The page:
Diagnosis Code J01.80
Information for Medical Professionals
The diagnosis code J01.80 is grouped in the following Diagnostic Related Group(s) (MS-DRG V34.0)
Convert to ICD-9 General Equivalence Map
The ICD-10 and ICD-9 GEMs are used to facilitate linking between the diagnosis codes in ICD-9-CM and the new ICD-10-CM code set. The GEMs are the raw material from which providers, health information vendors and payers can derive specific applied mappings to meet their needs.
- 461.8 - Other acute sinusitis (approximate) Approximate Flag
The approximate flag is on, indicating that the relationship between the code in the source system and the code in the target system is an approximate equivalent.
Index of Diseases and Injuries
References found for the code J01.80 in the Index of Diseases and Injuries:
- Inclusion Terms: Inclusion terms
List of terms is included under some codes. These terms are the conditions for which that code is to be used. The terms may be synonyms of the code title, or, in the case of "other specified" codes, the terms are a list of the various conditions assigned to that code. The inclusion terms are not necessarily exhaustive. Additional terms found only in the Alphabetic Index may also be assigned to a code.
- Acute sinusitis involving more than one sinus but not pansinusitis
Information for Patients
Sinusitis means your sinuses are inflamed. The cause can be an infection or another problem. Your sinuses are hollow air spaces within the bones surrounding the nose. They produce mucus, which drains into the nose. If your nose is swollen, this can block the sinuses and cause pain.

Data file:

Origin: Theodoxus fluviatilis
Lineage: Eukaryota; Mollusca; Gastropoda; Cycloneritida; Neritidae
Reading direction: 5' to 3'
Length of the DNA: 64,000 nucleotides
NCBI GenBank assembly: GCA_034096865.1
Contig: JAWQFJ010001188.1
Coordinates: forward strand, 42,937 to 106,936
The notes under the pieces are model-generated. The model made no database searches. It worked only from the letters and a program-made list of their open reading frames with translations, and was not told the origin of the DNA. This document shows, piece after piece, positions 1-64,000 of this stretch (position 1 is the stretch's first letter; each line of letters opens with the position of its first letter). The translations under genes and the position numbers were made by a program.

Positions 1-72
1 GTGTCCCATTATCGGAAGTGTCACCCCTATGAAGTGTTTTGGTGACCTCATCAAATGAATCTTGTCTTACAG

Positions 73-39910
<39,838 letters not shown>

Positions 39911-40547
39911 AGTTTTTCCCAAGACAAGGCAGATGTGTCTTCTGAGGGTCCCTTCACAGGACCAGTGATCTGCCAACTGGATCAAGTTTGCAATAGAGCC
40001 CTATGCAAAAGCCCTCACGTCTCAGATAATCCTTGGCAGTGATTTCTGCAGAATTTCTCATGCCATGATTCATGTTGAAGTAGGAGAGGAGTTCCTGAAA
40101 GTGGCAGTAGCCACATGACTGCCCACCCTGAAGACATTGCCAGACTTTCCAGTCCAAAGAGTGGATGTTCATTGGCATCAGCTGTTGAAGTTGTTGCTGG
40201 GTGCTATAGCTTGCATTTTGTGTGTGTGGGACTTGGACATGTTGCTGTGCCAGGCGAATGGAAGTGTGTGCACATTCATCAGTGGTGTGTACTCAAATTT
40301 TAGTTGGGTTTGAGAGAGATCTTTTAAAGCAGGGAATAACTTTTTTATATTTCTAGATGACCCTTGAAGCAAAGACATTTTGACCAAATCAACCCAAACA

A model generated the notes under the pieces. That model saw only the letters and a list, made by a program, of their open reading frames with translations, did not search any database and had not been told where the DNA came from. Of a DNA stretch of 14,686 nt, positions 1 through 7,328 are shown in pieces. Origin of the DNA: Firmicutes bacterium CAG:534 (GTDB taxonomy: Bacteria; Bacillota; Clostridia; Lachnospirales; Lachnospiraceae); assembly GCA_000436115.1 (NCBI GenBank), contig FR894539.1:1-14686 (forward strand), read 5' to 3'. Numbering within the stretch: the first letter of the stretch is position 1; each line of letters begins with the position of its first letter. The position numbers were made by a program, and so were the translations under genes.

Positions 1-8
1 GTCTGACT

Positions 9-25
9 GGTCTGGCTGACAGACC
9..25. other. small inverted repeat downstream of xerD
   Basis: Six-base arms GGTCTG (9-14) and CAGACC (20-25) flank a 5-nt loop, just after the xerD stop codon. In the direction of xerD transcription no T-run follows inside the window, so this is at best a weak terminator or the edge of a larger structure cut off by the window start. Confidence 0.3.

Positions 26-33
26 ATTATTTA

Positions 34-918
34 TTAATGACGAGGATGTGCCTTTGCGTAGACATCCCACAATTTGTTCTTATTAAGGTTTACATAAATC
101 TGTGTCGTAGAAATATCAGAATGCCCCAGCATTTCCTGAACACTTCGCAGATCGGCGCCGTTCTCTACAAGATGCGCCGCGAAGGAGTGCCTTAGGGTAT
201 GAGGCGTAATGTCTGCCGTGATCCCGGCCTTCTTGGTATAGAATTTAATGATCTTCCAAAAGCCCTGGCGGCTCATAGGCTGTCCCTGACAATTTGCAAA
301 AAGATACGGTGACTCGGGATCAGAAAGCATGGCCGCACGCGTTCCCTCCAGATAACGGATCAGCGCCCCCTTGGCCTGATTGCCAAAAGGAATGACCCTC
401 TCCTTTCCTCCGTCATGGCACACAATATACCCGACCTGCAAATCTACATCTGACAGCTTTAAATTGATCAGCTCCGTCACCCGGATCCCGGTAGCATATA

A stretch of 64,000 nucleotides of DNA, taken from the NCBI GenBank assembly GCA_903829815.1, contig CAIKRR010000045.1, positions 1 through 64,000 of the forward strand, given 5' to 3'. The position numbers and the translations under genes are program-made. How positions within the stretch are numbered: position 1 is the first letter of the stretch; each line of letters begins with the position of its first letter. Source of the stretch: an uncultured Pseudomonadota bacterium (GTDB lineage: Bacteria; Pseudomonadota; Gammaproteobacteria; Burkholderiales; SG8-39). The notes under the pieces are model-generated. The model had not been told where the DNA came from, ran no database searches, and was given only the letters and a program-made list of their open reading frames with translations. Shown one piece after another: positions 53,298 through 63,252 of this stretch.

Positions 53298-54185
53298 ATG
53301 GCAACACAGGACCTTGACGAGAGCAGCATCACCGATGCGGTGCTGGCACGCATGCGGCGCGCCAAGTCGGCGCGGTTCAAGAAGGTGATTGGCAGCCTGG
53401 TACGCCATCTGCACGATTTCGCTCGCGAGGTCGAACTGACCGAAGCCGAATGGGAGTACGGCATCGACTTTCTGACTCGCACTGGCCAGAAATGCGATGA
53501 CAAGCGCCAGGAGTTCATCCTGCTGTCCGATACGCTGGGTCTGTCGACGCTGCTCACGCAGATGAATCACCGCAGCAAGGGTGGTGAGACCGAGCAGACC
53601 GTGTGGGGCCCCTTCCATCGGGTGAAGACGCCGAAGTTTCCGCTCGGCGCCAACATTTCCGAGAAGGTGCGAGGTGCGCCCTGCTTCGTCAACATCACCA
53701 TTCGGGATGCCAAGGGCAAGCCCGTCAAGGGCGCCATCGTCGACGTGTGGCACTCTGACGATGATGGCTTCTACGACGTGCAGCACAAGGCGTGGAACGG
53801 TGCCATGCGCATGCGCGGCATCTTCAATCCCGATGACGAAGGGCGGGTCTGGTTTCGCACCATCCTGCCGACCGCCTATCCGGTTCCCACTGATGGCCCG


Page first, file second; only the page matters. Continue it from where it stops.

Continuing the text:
There are several types of sinusitis, including
- Acute, which lasts up to 4 weeks
- Subacute, which lasts 4 to 12 weeks
- Chronic, which lasts more than 12 weeks and can continue for months or even years
- Recurrent, with several attacks within a year
Acute sinusitis often starts as a cold, which then turns into a bacterial infection. Allergies, nasal problems, and certain diseases can also cause acute and chronic sinusitis.
Symptoms of sinusitis can include fever, weakness, fatigue, cough, and congestion. There may also be mucus drainage in the back of the throat, called postnasal drip. Your health care professional diagnoses sinusitis based on your symptoms and an examination of your nose and face. You may also need imaging tests. Treatments include antibiotics, decongestants, and pain relievers. Using heat pads on the inflamed area, saline nasal sprays, and vaporizers can also help.
NIH: National Institute of Allergy and Infectious Diseases
- Saline nasal washes (Medical Encyclopedia)
- Sinus CT scan (Medical Encyclopedia)
- Sinus MRI scan (Medical Encyclopedia)
- Sinus x-ray (Medical Encyclopedia)
- Sinusitis (Medical Encyclopedia)
- Sinusitis in adults - aftercare (Medical Encyclopedia)
- Stuffy or runny nose - adult (Medical Encyclopedia)
- Stuffy or runny nose - children (Medical Encyclopedia)